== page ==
A former Miss Sweden, she was branded a "sex goddess" for her performance in Federico Fellini's 1960 movie.
The moment where she wades through Rome's Trevi Fountain in a strapless dress is considered one of cinema's most iconic scenes.
Ekberg died in Rome on Sunday morning, her lawyer confirmed. She had been in hospital since Christmas following a series of illnesses.
The actress had been in a wheelchair for several years after being knocked down by one of her pet Great Danes, breaking a hip.
Born in Malmo, Sweden, in 1931, Ekberg was the sixth of eight children.
She said her father, a harbour master and a strict Protestant, was "the apple of my eye", although she later fell out with all but one of her siblings.
After winning the Miss Sweden title at the age of 20, she travelled to America where she took part in the Miss Universe contest.
Although she didn't win and spoke very little English, she was immediately signed to a contract by Universal Pictures.
The studio sent her to work in Italy, where she played Henry Fonda's unfaithful wife in King Vidor's War and Peace (1956).
It was in Rome that she met director Federico Fellini, who cast her in La Dolce Vita as Sylvia Rank - "the most wonderful woman created since the beginning of time" - an actress pursued by news photographers.
The famous scene in the Trevi Fountain saw Ekberg and her co-star Marcello Mastroianni wading through the chilled waters in sensual abandon.
The sight of the water caressing her impossibly voluptuous body was shocking for audiences in the 1950s.
The Vatican condemned it, but the famously sharp-tongued actress was unrepentant.
"I'm very proud of my breasts, as every woman should be," she once said.
"It's not cellular obesity, it's womanliness."
The fountain scene was shot on a chilly March morning in central Rome.
"I was freezing,'' said Ekberg. "They had to lift me out of the water because I couldn't feel my legs anymore."
Her co-star, Marcello Mastroianni, found the scene even more difficult, despite the luxury of a wetsuit under his clothes. He needed his acting resolve stiffened by an entire bottle of vodka, Fellini claimed. More than once, he fell over drunk in the freezing water.
"I have seen that scene a few times. Maybe too many times," Ekberg told Swedish radio in 2005.
"I can't stand watching it anymore, but it was beautiful at the time."
Considering that La Dolce Vita gave rise to the term paparazzo, it was ironic that the movie resulted in Ekberg being hounded by the press herself.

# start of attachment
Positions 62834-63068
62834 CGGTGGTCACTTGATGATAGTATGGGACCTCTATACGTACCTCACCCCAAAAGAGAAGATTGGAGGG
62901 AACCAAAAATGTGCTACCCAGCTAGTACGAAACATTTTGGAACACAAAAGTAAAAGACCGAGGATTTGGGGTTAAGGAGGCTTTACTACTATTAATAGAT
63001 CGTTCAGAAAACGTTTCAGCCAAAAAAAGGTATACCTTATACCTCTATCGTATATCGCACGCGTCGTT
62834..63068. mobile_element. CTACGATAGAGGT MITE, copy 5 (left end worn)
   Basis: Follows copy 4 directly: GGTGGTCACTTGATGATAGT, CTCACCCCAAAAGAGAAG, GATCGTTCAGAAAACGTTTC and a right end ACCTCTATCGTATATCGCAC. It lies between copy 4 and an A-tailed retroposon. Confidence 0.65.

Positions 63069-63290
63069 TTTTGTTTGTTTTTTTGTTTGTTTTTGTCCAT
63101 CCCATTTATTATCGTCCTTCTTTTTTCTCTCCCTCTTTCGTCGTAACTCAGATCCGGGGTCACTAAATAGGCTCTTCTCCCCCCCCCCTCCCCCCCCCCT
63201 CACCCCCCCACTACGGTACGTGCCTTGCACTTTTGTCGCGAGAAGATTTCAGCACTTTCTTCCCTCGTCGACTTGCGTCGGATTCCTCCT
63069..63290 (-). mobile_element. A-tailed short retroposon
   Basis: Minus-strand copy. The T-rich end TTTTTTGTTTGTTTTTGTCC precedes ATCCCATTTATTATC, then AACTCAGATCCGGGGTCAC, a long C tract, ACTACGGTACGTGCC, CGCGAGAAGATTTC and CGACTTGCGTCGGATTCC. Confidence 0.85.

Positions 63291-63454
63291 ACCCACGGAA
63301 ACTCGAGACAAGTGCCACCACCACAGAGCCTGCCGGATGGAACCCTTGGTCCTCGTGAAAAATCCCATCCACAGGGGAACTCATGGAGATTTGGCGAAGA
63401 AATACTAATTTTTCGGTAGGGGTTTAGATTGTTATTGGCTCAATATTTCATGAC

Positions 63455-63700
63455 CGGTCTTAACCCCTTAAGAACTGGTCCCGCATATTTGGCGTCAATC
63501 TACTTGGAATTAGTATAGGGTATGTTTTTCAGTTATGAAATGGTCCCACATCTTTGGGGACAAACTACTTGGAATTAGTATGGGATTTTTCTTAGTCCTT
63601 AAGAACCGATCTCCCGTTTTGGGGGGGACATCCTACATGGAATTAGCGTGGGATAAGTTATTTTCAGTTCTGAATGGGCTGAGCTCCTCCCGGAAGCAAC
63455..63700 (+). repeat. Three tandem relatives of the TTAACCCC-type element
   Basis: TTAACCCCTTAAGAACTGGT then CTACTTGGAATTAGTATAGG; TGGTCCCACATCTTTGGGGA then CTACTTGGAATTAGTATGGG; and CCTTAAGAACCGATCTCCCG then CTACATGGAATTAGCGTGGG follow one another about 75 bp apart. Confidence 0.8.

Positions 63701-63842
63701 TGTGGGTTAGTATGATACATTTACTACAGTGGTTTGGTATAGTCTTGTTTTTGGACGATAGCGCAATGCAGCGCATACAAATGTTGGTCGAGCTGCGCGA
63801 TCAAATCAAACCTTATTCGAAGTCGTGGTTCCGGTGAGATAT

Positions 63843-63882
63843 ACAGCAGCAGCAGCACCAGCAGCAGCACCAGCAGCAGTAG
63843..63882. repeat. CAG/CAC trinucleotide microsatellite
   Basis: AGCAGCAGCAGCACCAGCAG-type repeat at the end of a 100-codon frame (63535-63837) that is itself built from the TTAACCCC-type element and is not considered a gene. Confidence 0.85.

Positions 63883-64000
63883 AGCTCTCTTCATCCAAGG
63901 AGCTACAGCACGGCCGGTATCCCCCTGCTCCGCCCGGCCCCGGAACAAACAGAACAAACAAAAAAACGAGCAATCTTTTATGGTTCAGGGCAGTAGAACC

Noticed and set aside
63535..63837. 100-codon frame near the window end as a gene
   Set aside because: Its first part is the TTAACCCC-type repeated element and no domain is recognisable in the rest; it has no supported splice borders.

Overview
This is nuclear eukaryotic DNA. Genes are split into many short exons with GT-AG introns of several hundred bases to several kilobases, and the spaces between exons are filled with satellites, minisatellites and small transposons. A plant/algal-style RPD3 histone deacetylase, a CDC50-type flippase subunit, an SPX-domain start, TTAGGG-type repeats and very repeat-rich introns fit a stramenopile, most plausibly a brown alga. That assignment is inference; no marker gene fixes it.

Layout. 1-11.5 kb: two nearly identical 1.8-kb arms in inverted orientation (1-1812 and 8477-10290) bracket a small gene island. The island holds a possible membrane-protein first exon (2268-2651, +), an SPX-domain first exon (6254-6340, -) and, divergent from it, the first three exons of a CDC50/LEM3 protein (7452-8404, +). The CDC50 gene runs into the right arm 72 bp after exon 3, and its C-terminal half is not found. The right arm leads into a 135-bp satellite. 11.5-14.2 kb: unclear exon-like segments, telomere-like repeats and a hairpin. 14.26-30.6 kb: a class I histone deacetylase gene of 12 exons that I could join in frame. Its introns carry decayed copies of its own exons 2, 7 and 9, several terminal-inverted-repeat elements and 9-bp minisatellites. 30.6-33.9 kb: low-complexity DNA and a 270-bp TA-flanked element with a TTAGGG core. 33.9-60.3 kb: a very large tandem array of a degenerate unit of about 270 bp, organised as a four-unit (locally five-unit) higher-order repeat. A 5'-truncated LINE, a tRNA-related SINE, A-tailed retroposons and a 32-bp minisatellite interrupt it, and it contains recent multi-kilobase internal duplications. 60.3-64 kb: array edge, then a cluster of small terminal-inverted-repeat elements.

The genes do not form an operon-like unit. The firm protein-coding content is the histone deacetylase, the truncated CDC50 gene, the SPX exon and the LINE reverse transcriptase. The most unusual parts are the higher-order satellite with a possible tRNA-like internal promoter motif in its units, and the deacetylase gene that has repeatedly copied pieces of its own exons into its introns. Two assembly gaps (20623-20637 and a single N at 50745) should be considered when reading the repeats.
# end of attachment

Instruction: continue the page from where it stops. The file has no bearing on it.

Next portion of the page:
She was constantly in the headlines for her romances with Hollywood's leading men, and her lovers were said to include Errol Flynn, Yul Brynner and Frank Sinatra.
But she also made the front pages when, in 1960, she turned on photographer Felice Quinto with a bow and arrow.
Quinto was amongst a pack of reporters who followed her from a nightclub to her villa in Rome. During the fracas, she was photographed with her knee in one man's groin.
The actress was "furious", Quinto later reported.
The police were called in to control the crowds who were trying to get a glimpse of the couple, but the marriage was doomed by Steel's heavy drinking."Right from the start he'd go out somewhere and not come home till the next morning," Ekberg told Sydney's Daily Telegraph in 2000.
"On the third night I came home to find him swinging from the lights like an ape, smashed out of his mind.
"Because he was jealous he was always picking fights with any man who approached me and the last time we met he borrowed $100,000 from me which he never paid back."
The couple divorced in 1959. Four years later, Ekberg married Rik Van Nutter, who played CIA agent Felix Leiter in the Bond film Thunderball. That union also ended in divorce in 1975.
Alongside La Dolce Vita, Ekberg also appeared as a foil in Bob Hope's comedies Paris Holiday (1957) and Call Me Bwana (1963). Her other roles included Blood Alley (1955) and Hollywood or Bust (1956).
Fellini cast her again in his section of the portmanteau comedy Boccaccio '70 (1962), where she played a 20ft version of herself with plunging cleavage, stepping down from an advertising hoarding to stalk a prudish doctor.
But the actress's popularity was not enduring.
By the late 1970s, Ekberg had virtually disappeared from the screen, making only rare appearances in forgettable European films, although she appeared as herself in Fellini's 1987 cinematic memorybook Intervista.
According to several reports, the actress was almost penniless at the time of her death. She had been robbed of jewellery and furniture and her villa was badly damaged in a fire, forcing her to move, temporarily, into a care home.
However, she continued to work, and opened a Fellini exhibition in Amsterdam in July 2013.
Her lawyer Patrizia Ubaldi said that, in her last days. Ekberg was saddened by her illnesses and her advancing age.
"She had hoped to get better, something that didn't happen," she said.
But in an earlier interview, Ekberg had said she was not afraid of death.
"I don't know if paradise or hell exist," she told Sweden's Aftonbladet, "but I'm sure hell is more groovy."